Mary Kate McGowan
What Is the Best Word Editing Software — and Why Is It Important to Use?
Updated: Nov 12, 2020
A writer with no editor (or editing software) is like a peanut butter and jelly sandwich without the peanut butter. It’s just incomplete.
No matter how talented of a writer someone is, editing is part of the creation process. Without editing, thoughts can come across jumbled, unclear and clunky—which does not create a pleasurable reading experience.
Editors improve my writing. It is a luxury to have someone to talk through your sentences with and to test out sentence structure and flow. But, like I said, editors are a luxury.
Can't afford an in-house editor? I have found, and diligently use, two word editing software tools that help me step up my writing.
One of the best features of ProWriting Aid is that is both an extensive grammar and spelling checker and a teacher. It sounds like 2020, but the software is a writing mentor. The software’s easy-to-use interface makes it easy, and painless to edit your words. From passive verbs to style inconsistencies, ProWriting Aid’s extensive checker intuitively improves your writing.
The platform is a combination of a grammar checker and style editor that generates 20 in-depth reports that analyze your writing. The 20 in-depth reports include repetitiveness, vague wording, sentence length variation, over-dependence on adverbs, passive voice, over-complicated sentence constructions and more.
The Sticky Sentence report is my favorite. Sticky sentences contain too many common words and slow readers down, according to ProWriting Aid. This feature is fantastic when writing quick, catchy content for my small business clients. After a glaring grammar mistake, a concerning writing faux pas is writing that is too complex and difficult to read.
ProWriting Aid has another feature focused on readability. One of the first reports generated is your writing’s readability measures, which are calculated using a combination of syllables per word and words per sentence.
ProWriting Aid is an excellent resource for copywriters and freelance writers writing for businesses. The software acts as a sturdy editor who will not let you punish something that is too difficult to read.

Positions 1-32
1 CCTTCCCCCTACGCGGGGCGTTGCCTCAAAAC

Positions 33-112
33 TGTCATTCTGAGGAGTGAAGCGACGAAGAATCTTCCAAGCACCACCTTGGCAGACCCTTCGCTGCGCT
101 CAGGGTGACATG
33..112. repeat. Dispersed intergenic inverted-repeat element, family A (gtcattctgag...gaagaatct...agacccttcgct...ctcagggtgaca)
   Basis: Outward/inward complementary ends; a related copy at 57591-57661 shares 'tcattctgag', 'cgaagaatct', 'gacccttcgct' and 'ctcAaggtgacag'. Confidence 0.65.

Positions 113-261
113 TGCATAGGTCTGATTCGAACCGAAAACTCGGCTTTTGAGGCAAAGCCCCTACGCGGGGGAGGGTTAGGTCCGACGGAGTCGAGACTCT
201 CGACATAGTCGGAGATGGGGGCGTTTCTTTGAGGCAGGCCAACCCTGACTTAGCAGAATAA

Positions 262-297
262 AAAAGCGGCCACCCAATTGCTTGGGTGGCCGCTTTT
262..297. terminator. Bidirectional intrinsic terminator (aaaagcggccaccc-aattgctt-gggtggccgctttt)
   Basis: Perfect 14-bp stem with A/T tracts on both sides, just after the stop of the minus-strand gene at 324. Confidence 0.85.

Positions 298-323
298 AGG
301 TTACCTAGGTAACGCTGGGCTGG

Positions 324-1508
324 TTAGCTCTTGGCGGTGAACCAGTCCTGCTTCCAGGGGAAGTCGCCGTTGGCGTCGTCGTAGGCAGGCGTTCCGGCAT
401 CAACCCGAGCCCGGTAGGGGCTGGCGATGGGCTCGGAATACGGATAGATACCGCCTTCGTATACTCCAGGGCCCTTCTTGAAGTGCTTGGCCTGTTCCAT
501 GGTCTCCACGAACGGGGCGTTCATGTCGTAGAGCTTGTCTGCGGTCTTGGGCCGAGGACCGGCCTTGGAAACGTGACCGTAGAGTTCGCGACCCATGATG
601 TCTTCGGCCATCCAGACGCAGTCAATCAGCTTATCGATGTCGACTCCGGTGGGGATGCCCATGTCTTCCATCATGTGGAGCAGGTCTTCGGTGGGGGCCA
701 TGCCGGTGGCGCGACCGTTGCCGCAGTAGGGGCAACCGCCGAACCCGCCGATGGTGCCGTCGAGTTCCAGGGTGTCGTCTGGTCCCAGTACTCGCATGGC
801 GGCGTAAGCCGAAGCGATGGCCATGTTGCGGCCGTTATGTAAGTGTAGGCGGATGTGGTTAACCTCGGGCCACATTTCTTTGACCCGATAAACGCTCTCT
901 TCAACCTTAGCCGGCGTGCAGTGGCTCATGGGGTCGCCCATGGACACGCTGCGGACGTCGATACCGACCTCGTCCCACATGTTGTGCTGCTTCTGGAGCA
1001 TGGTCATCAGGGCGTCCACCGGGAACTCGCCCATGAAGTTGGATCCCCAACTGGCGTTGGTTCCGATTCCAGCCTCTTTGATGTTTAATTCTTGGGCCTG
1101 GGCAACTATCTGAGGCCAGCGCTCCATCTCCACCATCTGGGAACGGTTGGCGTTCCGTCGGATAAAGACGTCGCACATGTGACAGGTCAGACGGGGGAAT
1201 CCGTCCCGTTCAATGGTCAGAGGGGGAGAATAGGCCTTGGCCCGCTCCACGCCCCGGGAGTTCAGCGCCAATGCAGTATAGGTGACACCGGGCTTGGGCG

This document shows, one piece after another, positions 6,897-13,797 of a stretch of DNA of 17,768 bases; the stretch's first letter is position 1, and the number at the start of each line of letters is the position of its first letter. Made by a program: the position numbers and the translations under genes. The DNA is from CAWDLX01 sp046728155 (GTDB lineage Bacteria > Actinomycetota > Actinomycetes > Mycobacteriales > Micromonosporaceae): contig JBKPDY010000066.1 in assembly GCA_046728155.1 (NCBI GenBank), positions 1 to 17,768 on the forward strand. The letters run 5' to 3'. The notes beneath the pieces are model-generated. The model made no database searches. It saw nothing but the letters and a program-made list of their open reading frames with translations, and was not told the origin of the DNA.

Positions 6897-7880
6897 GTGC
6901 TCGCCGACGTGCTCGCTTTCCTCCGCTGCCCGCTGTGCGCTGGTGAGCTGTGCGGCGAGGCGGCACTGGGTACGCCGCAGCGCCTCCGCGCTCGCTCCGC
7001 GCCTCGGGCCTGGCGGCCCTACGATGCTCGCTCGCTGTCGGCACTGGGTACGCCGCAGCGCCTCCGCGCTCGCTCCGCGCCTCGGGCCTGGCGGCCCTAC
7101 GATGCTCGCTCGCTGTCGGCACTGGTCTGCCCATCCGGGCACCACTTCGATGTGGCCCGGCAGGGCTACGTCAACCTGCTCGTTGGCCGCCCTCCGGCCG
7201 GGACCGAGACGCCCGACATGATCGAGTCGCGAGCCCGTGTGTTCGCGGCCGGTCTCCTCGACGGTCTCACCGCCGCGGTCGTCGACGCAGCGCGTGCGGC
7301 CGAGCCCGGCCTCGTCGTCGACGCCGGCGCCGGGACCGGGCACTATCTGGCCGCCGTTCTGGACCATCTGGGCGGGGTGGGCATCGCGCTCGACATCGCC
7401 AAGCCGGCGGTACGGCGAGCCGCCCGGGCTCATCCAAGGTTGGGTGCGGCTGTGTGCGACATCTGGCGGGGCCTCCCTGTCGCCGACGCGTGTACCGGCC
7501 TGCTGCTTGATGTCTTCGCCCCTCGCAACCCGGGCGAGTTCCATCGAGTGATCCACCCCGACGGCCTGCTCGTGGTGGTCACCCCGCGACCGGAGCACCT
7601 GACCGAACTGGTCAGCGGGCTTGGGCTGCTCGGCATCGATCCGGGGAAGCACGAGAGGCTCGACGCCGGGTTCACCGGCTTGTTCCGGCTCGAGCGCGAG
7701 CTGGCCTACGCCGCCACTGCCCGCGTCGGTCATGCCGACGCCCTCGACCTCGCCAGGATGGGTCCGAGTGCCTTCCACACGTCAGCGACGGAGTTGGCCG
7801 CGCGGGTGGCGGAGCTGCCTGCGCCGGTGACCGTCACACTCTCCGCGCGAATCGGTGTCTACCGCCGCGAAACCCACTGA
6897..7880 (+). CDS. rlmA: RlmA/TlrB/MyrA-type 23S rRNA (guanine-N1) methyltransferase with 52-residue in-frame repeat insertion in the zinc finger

ProWriting Aid integrates with Microsoft Office, Google Docs, Scrivener, Open Office, and Final Draft. Users can also pick from browser extensions for Chrome, Firefox, Edge and Safari.
ProWriting Aid offers three levels of subscriptions: monthly, annual and lifetime. To learn more, visit.
Grammarly can be your go-to writing assistant. The artificial intelligence (AI)-powered product
Compose clear, mistake-free writing with Grammarly’s AI-powered writing assistant alerts you to spelling and grammar mistakes in real-time.
One of the coolest aspects of Grammarly is how it works. The software uses different approaches, such as advanced machine learning and deep learning, to pick up on your writing errors. The software flags potential issues and offers context-specific suggestions for grammar, wordiness, punctuation, spelling and usage, style and more.
Grammarly’s tone detector is one of my favorite features. The tone detection feature shows you how your writing is sounding. Is your article sounding too formal when you want to sound casual? Or is your blog article coming off a little too perky when you are trying to strike a more informational tone? This premium feature sets your writing up to meet and exceed reader expectations and needs.
Grammarly supports multiple browser extensions, and users can take advantage of the software in Microsoft Word and Outlook and Google Docs.
The software comes with three payment options: free, premium and business. For more information, visit.
Why Do I Need to Use One of These Tools?
Regardless of which software that takes your writing to the next level, taking the time to edit your writing is just as important as writing. Your writing conveys your knowledge and expertise to build your credibility and authority. If your blog article or social media post is plagued with grammar issues, potential clients/readers are less likely to trust what you are saying.
Writing is hard enough. These tools can make it easier, so why not test them out?